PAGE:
When Major League came out back in 1989, baseball was one of the main focal points of my young life and, suffice it to say, I watched the movie constantly, almost obsessively. Over the past few years, there has been talk of the original cast getting back together for Major League 3. This is not to be confused with 1998's Major League III: Back to the Minors, which only featured two original cast members, Corbin Bernsen and Dennis Haysbert. Charlie Sheen even said in 2011 that he wants Los Angeles Dodgers relief pitcher Brian Wilson to be his pitching coach.
"You know, I talked to David S. Ward, and he's trying to get that going. He just wanted to know if I'd do it, and I said, 'Yeah, of course I'd be interested.' It was fun and, to get these guys back, it'd be great. He's very good with baseball, and he's also good with comedy and humor, so whatever it is, it'd be funny, I'm sure. He's a real talented writer, and as a director, he's already done this twice."
When I told the actor I used to watch Major League non-stop as a kid, he offered a story about an interaction with a fan he had recently.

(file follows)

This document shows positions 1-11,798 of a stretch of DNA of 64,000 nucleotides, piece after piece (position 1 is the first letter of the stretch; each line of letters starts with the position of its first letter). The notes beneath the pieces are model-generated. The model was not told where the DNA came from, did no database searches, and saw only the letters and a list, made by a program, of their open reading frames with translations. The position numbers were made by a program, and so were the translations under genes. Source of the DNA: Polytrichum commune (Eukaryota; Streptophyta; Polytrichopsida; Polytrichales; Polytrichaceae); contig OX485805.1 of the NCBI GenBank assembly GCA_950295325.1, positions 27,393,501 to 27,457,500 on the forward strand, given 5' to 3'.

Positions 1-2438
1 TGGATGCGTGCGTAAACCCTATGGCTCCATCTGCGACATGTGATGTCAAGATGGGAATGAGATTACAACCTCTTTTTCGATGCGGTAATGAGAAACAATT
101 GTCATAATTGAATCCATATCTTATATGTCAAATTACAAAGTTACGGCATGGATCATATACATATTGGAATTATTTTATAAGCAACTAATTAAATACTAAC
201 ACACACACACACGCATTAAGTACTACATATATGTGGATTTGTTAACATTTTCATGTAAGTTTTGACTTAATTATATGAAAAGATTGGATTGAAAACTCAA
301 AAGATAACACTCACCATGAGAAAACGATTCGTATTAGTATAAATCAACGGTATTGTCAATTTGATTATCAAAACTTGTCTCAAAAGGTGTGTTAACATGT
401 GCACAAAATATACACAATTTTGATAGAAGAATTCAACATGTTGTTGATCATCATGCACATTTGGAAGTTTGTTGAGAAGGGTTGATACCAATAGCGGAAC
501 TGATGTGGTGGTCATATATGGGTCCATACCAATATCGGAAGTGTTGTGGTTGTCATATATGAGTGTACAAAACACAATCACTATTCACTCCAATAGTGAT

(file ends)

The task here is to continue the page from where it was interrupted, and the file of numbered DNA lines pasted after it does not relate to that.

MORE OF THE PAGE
"Listen, I've talked to guys who go, 'You know, if it's on and it's right in the middle of it, I just leave it on.' I'd go, 'Well you probably know all the lines,' and he'd go, 'Yeah!' It's just one of those things (Laughs). I was up in Connecticut recently and I was in a coffee shop with my son's father-in-law, and a guy walked by, maybe late 60s, early 70s, really healthy-looking, he comes up to the table and says, Major League, etc. and introduced us to his son, who pitched for the Mets. It's kind of like three or four generations now, and they just keep watching it because it's baseball and it's traditional. The game doesn't change that much, and it just gets passed on from father to son to grandson and so on and so forth. It will be around long after we're all dead."